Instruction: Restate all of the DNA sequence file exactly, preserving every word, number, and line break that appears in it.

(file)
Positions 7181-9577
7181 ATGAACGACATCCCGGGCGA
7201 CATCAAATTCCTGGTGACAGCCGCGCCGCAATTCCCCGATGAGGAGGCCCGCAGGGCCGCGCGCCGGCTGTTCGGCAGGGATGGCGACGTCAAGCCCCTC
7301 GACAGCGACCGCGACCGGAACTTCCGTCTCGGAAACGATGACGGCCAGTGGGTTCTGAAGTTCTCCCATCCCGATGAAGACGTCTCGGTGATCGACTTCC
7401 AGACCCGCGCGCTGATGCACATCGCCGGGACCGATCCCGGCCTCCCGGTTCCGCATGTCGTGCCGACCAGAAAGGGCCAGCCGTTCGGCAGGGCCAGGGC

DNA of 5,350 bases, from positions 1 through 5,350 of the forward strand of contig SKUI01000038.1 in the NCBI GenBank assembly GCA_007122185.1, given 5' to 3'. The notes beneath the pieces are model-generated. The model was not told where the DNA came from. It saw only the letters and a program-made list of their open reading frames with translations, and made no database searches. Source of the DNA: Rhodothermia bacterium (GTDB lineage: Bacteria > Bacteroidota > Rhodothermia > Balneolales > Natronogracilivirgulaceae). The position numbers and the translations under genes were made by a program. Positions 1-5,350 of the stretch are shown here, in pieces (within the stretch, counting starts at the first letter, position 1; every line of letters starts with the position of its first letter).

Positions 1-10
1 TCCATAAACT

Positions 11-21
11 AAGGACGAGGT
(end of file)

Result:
Positions 7181-9577
7181 ATGAACGACATCCCGGGCGA
7201 CATCAAATTCCTGGTGACAGCCGCGCCGCAATTCCCCGATGAGGAGGCCCGCAGGGCCGCGCGCCGGCTGTTCGGCAGGGATGGCGACGTCAAGCCCCTC
7301 GACAGCGACCGCGACCGGAACTTCCGTCTCGGAAACGATGACGGCCAGTGGGTTCTGAAGTTCTCCCATCCCGATGAAGACGTCTCGGTGATCGACTTCC
7401 AGACCCGCGCGCTGATGCACATCGCCGGGACCGATCCCGGCCTCCCGGTTCCGCATGTCGTGCCGACCAGAAAGGGCCAGCCGTTCGGCAGGGCCAGGGC

DNA of 5,350 bases, from positions 1 through 5,350 of the forward strand of contig SKUI01000038.1 in the NCBI GenBank assembly GCA_007122185.1, given 5' to 3'. The notes beneath the pieces are model-generated. The model was not told where the DNA came from. It saw only the letters and a program-made list of their open reading frames with translations, and made no database searches. Source of the DNA: Rhodothermia bacterium (GTDB lineage: Bacteria > Bacteroidota > Rhodothermia > Balneolales > Natronogracilivirgulaceae). The position numbers and the translations under genes were made by a program. Positions 1-5,350 of the stretch are shown here, in pieces (within the stretch, counting starts at the first letter, position 1; every line of letters starts with the position of its first letter).

Positions 1-10
1 TCCATAAACT

Positions 11-21
11 AAGGACGAGGT